July 04, 2011

Thoughts on Independence

Vive la Indepenace
Tomorrow is the 4th of July.  A day when we as Americans celebrate how great we are.  We rejoice in our independence.  I am 100% behind being proud of our American heritage but as I have aged I see some things a bit differently.  Sometimes our free thinking, we-know-it-all attitude limits our ability to embrace or even see other cultures.  Does anyone else find it funny (or is it just me) that every alien invasion movie has the USA as the prime invasion location?  If I were an alien thinking about visiting earth.  I would probably not start with Ohio.  I'd hit Paris France first.  Maybe that's not very patriotic.  I apologize if I offend.

When we lived overseas I had my eyes opened wider as to the way other cultures lived.  There was a blind obedience to the rules in Asia that sometimes left me wondering if they were born without any will to think for themselves.  Here's an example for you.  One day my family went to a local amusement park on a rainy day. The park was unbelievably empty.  We counted ourselves lucky to be away from the crowd in a city of 14 million even if we were a bit soggy.  My kids kept wanting to ride the merry-go-round.  They were the only ones in sight and yet each time as the ride ended we were escorted out and around and through the chained line-designation space, through the turnstile and back onto the ride.  I tried through my often used charades method of conversation, to persuade the worker just to let them stay on their horses instead of getting off and on again one minute later.  She would not be convinced.  She had been told the rules and she was there to strictly follow them, line or no line.  I found this idea so weird.  Why couldn't she see the silliness of this?  As we drove home the thought came to me that perhaps in a country that has been oppressed by government for so long, free thinking isn't their way.  And yet there is room for admiration in that kind of blind obedience.  Too much free thinking makes for bad case scenarios in many ways as well.  In the USA we have far more crime, corruption, and people basically making poor choices causing chaos.  In Seoul Korea there were no guns, no crime, and no one would ever think of doing something to lose face and shame their family or their country's name.  We could do with some of that kind of pride (or is it fear of what others may think) over here.  American's were somewhat looked down upon by the Koreans was the impression I got.  We were fat and lazy.  We smelled like cheese.  We didn't know how to properly recycle.  The US soldiers drank too much and were always getting into trouble.  We had no clue how to respect our elders.  We were easy to take advantage of.  Sloppy dressers who let our homes become cluttered.  We did not push our children enough to do well academically, and were always overexposing ourselves to the elements.  Silly Americans!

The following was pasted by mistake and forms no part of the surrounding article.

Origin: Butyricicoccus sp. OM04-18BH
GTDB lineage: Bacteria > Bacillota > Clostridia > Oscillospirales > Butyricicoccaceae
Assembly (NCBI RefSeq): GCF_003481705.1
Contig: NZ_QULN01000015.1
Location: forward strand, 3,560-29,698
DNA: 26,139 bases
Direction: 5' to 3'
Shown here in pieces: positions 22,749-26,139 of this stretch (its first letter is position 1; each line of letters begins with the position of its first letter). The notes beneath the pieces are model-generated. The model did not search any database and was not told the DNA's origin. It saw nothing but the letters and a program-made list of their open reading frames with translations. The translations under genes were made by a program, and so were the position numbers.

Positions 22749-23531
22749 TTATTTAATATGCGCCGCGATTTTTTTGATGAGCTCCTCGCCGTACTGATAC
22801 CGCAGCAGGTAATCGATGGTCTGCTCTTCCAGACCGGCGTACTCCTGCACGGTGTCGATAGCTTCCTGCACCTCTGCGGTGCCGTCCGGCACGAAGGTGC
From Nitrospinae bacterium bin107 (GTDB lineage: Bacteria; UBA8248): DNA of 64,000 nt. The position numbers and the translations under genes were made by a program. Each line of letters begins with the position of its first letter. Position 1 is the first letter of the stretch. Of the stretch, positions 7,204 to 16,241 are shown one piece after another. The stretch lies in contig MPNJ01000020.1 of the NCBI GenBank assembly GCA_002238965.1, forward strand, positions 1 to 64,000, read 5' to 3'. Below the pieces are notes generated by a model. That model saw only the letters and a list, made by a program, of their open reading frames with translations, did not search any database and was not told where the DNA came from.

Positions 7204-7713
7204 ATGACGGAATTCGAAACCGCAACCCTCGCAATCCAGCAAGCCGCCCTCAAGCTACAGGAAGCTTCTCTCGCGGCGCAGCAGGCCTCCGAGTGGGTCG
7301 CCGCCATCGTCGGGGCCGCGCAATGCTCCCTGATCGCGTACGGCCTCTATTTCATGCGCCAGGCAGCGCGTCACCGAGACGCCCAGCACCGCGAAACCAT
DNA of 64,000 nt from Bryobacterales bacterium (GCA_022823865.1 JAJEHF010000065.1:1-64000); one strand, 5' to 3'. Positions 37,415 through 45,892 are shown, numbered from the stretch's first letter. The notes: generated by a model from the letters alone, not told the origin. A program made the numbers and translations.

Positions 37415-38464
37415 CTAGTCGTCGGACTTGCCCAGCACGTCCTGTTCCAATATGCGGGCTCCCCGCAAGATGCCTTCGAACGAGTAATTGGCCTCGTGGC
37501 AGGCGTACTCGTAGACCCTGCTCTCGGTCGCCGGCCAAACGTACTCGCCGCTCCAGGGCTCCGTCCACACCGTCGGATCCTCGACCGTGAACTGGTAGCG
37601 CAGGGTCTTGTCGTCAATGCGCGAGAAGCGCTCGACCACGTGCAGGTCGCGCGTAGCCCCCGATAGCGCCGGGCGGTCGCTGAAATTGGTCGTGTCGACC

So tonight as I hear the illegal bottle rockets going off in my neighborhood putting us all at risk for a brush fire I am thinking of the hardworking obedient people of Seoul.  The ones who would never be so free spirited as to think of doing such a thing.  But who also probably could not have produced the likes of Thomas Edison, Betsy Ross, or Joseph Smith for that matter.  Happy Independence Day!  Let's all cherish our freedoms and treat them with the respect (and boundaries) they deserve. 

5 comments:

Cheeseboy said...

Yep, if I were an alien, I'd want to hit Cancun first and foremost. It's beautiful there.

I thought the illegal bottlerockets were just in our neighborhood.

Great post, great thoughts!

Eileen said...

I agree totally. In some ways, China sounds a lot like Korea! Lyle and I watched a very interesting and entertaining documentary (our 3 big kids watched it the next day and loved it too) called "Please Vote For Me". It was the story of a third grade class electing their class monitor. For being newbies at the democracy thing, it was pretty amazing how quickly they caught onto the "smear campaign". And the kid who always practiced his speech in his underwear? How could anyone possibly take him seriously?

Very, very interesting. And not too long either, I think maybe an hour.

The redhead said...

Cheers to that! And I know some stereotypes are based loosely on reality, but I sure hope I don't smell like cheese.

Laurel C. said...

I enjoyed reading your thoughts on freedom... especially your insights about living in Seoul. I completely agree. We get quite egotistical as Americans and think the world revolves around our section of the continent. I have the same thoughts as you about living in a different culture. Such an eye-opener, and such a valuable experience. And WHY do the Koreans think we smell like cheese/dairy? A Korean friend of mine said I smelled like milk. I'll have the last laugh come osteoporosis time.

Thanks for sharing your thoughts about this.

M-Cat said...

Intersting thoughts and love your perspective. I do think we need some manners, respect and a lot more self-retraint here in America, and yet, am so very thankful for the very freedoms that allow for the lack thereof.

And I am with Cheeseboy, if I were to defect anywhere it would SO be Cancun